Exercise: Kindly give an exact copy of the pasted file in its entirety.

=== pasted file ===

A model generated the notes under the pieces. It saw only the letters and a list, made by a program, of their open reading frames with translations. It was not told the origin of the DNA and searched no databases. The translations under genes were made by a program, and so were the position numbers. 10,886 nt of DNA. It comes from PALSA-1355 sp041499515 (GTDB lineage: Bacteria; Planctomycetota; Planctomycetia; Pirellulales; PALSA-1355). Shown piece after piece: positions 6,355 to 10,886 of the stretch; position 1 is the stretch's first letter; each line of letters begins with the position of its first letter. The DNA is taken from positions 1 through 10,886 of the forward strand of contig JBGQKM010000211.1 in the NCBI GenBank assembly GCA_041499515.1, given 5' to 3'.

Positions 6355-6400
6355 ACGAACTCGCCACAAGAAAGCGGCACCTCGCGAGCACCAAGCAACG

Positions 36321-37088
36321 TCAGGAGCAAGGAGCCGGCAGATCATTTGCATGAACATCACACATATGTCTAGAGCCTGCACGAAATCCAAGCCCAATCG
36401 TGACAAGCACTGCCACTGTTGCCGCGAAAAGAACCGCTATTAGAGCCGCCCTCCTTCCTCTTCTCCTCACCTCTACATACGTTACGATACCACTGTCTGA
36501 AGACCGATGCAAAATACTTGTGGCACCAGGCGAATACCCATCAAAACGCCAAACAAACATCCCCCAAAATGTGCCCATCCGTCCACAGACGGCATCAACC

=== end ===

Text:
A model generated the notes under the pieces. It saw only the letters and a list, made by a program, of their open reading frames with translations. It was not told the origin of the DNA and searched no databases. The translations under genes were made by a program, and so were the position numbers. 10,886 nt of DNA. It comes from PALSA-1355 sp041499515 (GTDB lineage: Bacteria; Planctomycetota; Planctomycetia; Pirellulales; PALSA-1355). Shown piece after piece: positions 6,355 to 10,886 of the stretch; position 1 is the stretch's first letter; each line of letters begins with the position of its first letter. The DNA is taken from positions 1 through 10,886 of the forward strand of contig JBGQKM010000211.1 in the NCBI GenBank assembly GCA_041499515.1, given 5' to 3'.

Positions 6355-6400
6355 ACGAACTCGCCACAAGAAAGCGGCACCTCGCGAGCACCAAGCAACG

Positions 36321-37088
36321 TCAGGAGCAAGGAGCCGGCAGATCATTTGCATGAACATCACACATATGTCTAGAGCCTGCACGAAATCCAAGCCCAATCG
36401 TGACAAGCACTGCCACTGTTGCCGCGAAAAGAACCGCTATTAGAGCCGCCCTCCTTCCTCTTCTCCTCACCTCTACATACGTTACGATACCACTGTCTGA
36501 AGACCGATGCAAAATACTTGTGGCACCAGGCGAATACCCATCAAAACGCCAAACAAACATCCCCCAAAATGTGCCCATCCGTCCACAGACGGCATCAACC